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Tennessee debates bill that would keep thousands of people imprisoned for much longer


Nationwide, the number of people in prison has been shrinking for years. Many states are sending away fewer people and, in some cases, releasing them sooner. Tennessee could soon take a big step in the opposite direction. Samantha Max of member station WPLN says lawmakers there are considering a bill that would keep thousands of people behind bars for much longer.

SAMANTHA MAX, BYLINE: For months, Tennessee lawmakers have been debating a bill that would overhaul the state's sentencing formula. At a hearing in February, a father whose son was recently killed urged lawmakers to pass it.


ANDY RAINER: Good afternoon. My name is Andy Rainer. I am from...

MAX: Rainer's son was sleeping in his bed in Memphis when a group broke into his apartment, robbed his roommates and shot him. Rainer said one of the people charged in his son's killing was on probation after multiple past arrests.


RAINER: And in my opinion, he should have been in prison. If this law had been in effect, I would not be here today.

MAX: The bill is called truth in sentencing. It would require people convicted of many violent crimes and some cases of drug dealing to serve 100% of their sentence with no chance of early release.

This is not a new concept.


MAX: Let's go back to 1994.


BILL CLINTON: The American people have been waiting a long time for this day.

MAX: President Bill Clinton stood before a crowd about to sign the federal Crime Bill. It promised funding for states that passed truth in sentencing laws. He hoped that locking people up for longer would stem a surge in violent crime.


CLINTON: Let us roll up our sleeves to roll back this awful tide of violence and reduce crime in our country. We have the tools now. Let us get about the business of using them.


MAX: Before long, more than half the country adopted similar measures. Fast forward to now, and many states have rolled back those policies because they cause prison populations to swell largely with Black and brown folks. And research suggests they didn't do much to make communities safer. But in Tennessee, truth in sentencing still has widespread support from Republican lawmakers.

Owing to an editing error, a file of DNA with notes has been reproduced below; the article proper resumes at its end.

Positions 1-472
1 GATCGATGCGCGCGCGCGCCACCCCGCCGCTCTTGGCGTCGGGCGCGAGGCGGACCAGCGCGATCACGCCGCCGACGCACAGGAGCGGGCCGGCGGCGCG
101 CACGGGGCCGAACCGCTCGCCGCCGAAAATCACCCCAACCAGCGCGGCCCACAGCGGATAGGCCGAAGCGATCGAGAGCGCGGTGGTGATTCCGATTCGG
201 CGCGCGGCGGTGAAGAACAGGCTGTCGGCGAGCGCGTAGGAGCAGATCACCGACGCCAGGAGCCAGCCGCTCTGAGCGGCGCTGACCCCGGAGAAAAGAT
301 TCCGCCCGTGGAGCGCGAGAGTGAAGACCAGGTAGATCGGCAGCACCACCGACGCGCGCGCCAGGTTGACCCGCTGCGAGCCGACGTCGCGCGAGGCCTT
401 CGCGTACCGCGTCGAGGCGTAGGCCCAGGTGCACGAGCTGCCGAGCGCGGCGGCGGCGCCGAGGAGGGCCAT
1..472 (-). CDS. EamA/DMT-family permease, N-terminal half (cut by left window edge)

JERRY SEXTON: I believe in truths in sentence. I will be voting for this bill.

BRUCE GRIFFEY: It's needed in Tennessee.

BUD HULSEY: It's vital to hold violent offenders accountable for their actions while also protecting victims in the public, which is a principle we as Republicans say we believe.

MAX: Those were state representatives Jerry Sexton, Bruce Griffey and Bud Hulsey. But even some conservatives worry this proposal could cause more problems than it solves, including Tony Parker, who ran Tennessee's prison system for five years before retiring last fall.

TONY PARKER: The job and the true mission of corrections is to take that person from day one and focus on reentry.

MAX: Parker's main concern is that without early release, people will lose the motivation to participate in programs like college classes, anger management programs and addiction treatment. That means less rehabilitation and, he fears, more violence both while they're behind bars and once they get out.

PARKER: Ninety-five percent will be returning to a community.

MAX: Parker wants them to be better neighbors when that happens.

PARKER: The best way to do that for a correctional employee is to use the tools that you have. When you manipulate that formula and take away the tools, it's not good for public safety, absolutely not.

MAX: It's not good for taxpayers either, Parker and others say. More staff would have to be hired. New prisons would need to be built. Lawmakers estimated it would cost about $27 million a year to house all those extra people. But the Department of Correction thinks the price tag would be even higher - much higher. Democratic Senator Lamar London (ph) of Memphis isn't sure it's worth it.

LONDON LAMAR: An additional 27 million to incarcerate more people.

MAX: Lamar says she's concerned about violence. She cosponsored a bill to treat it as a public health crisis. But she doesn't think truth in sentencing is the best way.

LAMAR: I just have a lot of heartburn about the fact that we are furthering increase in this prison population. And there are so many different other ways and avenues we can take to prevent violent crime.

MAX: The governor hasn't said if he would sign the bill into law. He ran on a platform of criminal justice reform. But in an election year in a red state, what criminal justice reform actually means depends on who you're talking to.

For NPR News, I'm Samantha Max.

(SOUNDBITE OF MUSIC) Transcript provided by NPR, Copyright NPR.

NPR transcripts are created on a rush deadline by an NPR contractor. This text may not be in its final form and may be updated or revised in the future. Accuracy and availability may vary. The authoritative record of NPR’s programming is the audio record.

Samantha Max covers criminal justice for WPLN and joins the newroom through the Report for America program. This is her second year with Report for America: She spent her first year in Macon, Ga., covering health and inequity for The Telegraph and macon.com.